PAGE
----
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Reinventing the Real

June 12 – August 2, 2019

Image of John White Alexander's Green Girl, oil on canvas, 48 by 35 1/2 inches, painted about 1897.

John White Alexander (1856-1915)

Green Girl, about 1897

Oil on canvas, 48 x 35 1/2 in. 

Image of Everett Shinn's Julia Marlowe as Barbara Frietchie in the Play, "Barbara Frietchie, The Frederick Girl", pastel on paper mounted on board, 37 3/4 by 29 3/4 inches, painted in 1899.

Everett Shinn (1876-1953)

Julia Marlowe as Barbara Frietchie in the Play, "Barbara Frietchie, The Frederick Girl", 1899

Pastel on paper mounted on board, 37 3/4 x 29 3/4 in. 

Image of Jane Peterson's Luna Park, charcoal and gouache on paper, 18 by 24 inches, painted about 1918.

Jane Peterson (1876-1965)

Luna Park, about 1918

Charcoal and gouache on paper, 18 x 24 in. 

Image of Winold Reiss's Montana Red Shy, pastel on Whatman board, 39 by 26 inches, painted about 1931.

Winold Reiss (1886-1953)

"Montana Red" Shy, about 1931

Pastel on Whatman board, 39 x 26 in. 

Image of Thomas Fransioli's Street Scene, South Boston, oil on canvas, 22 by 33 inches, painted in 1951.

Thomas Fransioli (1906-1997)

Street Scene, South Boston, 1951

Oil on canvas, 22 x 30 in. 

Image of John Koch's The Party, oil on canvas, 48 by 60 inches, painted in 1971.

John Koch (1909-1978)

The Party, 1971

Oil on canvas, 48 x 60 in.

Image of Louisa Chase's Untitled, Sunset with Hands, ink and watercolor on paper, 14 1/8 by 10 1/4 inches, painted about 1984.

Louisa Chase (1951-2016)

Untitled (Sunset with Hands), about 1984

Ink and watercolor on paper, 14 1/8 x 10 1/4 in. 

Image of Alan Feltus's One Afternoon in Tuscany, alkyd on canvas, 70 by 48 inches, painted in 1986.

Alan Feltus (b. 1943)

One Afternoon in Tuscany, 1986

Alkyd on canvas, 70 x 48 in. 

Image of Robert Vickrey's Eight Balloons, egg tempura on gessoed panel, 22 1/4 by 271/2 inches, painted in 1995.

Robert Vickrey (1926-2011)

Eight Balloons, 1995

Egg tempera on gessoed panel, 22 1/4 x 27 1/2 in. 

Press Release

Hirschl & Adler is pleased to present its summer exhibition, Reinventing the Real. Featuring over 20 paintings by American artists, Reinventing the Real explores personal visions of reality in 20th and 21st-century American life. With the end of the Victorian era and the ascendancy of the machine age, and with the dark clouds of two world wars and countless international conflicts threatening on the horizon, 20th-century artists actively searched for ways to represent a society confronted with an uncertain future. As their desire to reproduce the human experience unfolded, subject matter transitioned from the ideal to the commonplace to offer fresh observations of everyday life. Looser lines, experimental forms, and shifts in color came to define the era. In this incessantly changing world, the need to create an art accessible to the masses has persisted. This yearning still emboldens 21st-century artists working in America’s complicated present.

Reinventing the Real includes work by John White Alexander, Raimundo de Madrazo y Garreta, Robert Henri, Jane Peterson, Everett Shinn, Thomas Fransioli, Everett Gee Jackson, Roger Medearis, Winold Reiss, Honoré Sharrer, Robert Vickrey, Frederick Brosen, Louisa Chase, James Deeds, Alan Feltus, Angela Fraleigh, John Koch, Robert Minervini, and John Moore, Stone Roberts, Bill Traylor, Marc Truijillo, and Purvis Young.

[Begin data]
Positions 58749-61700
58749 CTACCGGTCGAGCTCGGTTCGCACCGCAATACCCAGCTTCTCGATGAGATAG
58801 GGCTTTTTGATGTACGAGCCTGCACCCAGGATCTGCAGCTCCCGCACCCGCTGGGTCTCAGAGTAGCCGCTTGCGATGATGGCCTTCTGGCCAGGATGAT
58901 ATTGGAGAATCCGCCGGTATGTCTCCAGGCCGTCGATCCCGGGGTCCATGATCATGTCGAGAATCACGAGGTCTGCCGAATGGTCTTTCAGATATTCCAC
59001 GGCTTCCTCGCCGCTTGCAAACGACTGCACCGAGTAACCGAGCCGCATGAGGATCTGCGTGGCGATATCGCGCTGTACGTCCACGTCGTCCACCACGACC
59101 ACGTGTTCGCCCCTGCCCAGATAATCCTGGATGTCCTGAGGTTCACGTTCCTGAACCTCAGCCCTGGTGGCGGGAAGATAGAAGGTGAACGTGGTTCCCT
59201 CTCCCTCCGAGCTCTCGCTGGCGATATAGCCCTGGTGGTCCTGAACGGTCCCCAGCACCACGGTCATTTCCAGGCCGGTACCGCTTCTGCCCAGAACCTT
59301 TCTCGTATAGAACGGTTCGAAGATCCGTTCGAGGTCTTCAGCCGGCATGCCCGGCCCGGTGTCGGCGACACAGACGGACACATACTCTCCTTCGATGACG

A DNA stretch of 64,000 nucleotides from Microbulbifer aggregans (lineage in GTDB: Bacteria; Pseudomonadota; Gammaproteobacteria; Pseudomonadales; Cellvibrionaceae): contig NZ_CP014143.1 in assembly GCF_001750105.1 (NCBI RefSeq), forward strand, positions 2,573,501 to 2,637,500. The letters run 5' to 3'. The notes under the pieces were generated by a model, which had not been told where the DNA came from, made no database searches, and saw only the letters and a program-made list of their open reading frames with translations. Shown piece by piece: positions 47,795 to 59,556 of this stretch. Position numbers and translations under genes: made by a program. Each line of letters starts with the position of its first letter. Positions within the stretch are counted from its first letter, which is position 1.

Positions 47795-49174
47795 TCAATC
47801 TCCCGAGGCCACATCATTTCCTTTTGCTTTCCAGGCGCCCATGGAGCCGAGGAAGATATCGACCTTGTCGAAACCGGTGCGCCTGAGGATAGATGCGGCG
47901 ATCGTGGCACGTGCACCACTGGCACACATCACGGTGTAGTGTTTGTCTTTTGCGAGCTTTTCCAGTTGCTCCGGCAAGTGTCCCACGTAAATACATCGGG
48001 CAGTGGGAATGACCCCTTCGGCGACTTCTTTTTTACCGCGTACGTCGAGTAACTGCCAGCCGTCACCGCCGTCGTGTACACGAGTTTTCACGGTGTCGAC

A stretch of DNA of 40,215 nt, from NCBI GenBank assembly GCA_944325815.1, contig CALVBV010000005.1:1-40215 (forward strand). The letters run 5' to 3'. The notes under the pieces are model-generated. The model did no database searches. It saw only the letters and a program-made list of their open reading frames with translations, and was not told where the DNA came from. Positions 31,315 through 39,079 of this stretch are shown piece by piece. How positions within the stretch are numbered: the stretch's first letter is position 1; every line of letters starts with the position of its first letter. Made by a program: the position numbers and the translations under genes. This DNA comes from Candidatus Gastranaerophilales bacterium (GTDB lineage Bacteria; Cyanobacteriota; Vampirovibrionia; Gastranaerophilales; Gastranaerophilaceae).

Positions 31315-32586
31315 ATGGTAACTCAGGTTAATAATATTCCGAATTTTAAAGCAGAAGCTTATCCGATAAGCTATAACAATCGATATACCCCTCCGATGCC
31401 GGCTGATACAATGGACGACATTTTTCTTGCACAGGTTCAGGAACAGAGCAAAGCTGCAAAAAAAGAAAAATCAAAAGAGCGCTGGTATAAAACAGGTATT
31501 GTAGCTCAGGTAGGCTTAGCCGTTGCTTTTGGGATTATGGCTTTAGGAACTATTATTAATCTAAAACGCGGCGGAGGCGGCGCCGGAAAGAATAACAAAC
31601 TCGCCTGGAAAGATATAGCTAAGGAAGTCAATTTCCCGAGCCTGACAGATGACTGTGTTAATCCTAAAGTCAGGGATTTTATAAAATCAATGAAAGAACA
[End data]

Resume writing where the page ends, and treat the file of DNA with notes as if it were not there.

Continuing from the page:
At the end of the 19th century, artists began eschewing the genteel subject matter and decorative palette of the academic realism of John White Alexander and Raimundo de Madrazo y Garreta. Robert Henri and Everett Shinn, among others, started to highlight artistic individuality in order to offer a democratic outlook within the New York art scene and abroad. Jane Peterson emphasized this individual form of expression with her fluid gouache paintings of urban life, as seen in the bustling activity at the Coney Island entrance into Luna Park.

This portrayal of the world in motion continued in the work of the social realists Everett Gee Jackson and Roger Medearis, whose work depicted the persistence of the working class despite the socioeconomic turmoil of the Great Depression and World War II. Alternatively, the work of German-American artist Winold Reiss gave visibility to the underrecognized peoples of American society. Outsider artists Bill Traylor, James Deeds, and Purvis Young also brought unique perspectives of society through their own complicated realities. Magic Realists Robert Vickrey and Thomas Fransioli painted their observations of society through a distorted lens.

The desire to reproduce the human experience through their artistic practice persisted into the late 20th century and continues today. John Koch, Alan Feltus, and Stone Roberts focus on the modern complexities of human relationships with technique inspired by Old Masters. John Moore, Marc Trujillo, and Robert Minervini create familiar non-destinations of everyday life that speak to the present while engaging with painting’s long history. Working years apart, Honoré Sharrer and Angela Fraleigh work to reinvent women’s traditional role in art history, giving agency to female subjects through emboldened narratives. While other realists gather material from the outside world, Louisa Chase digs inward, weaving together realism and abstraction to make emotions tangible. This show explores Realism’s ability to make visible the human experience in ways that forge connections across generations and audiences alike.


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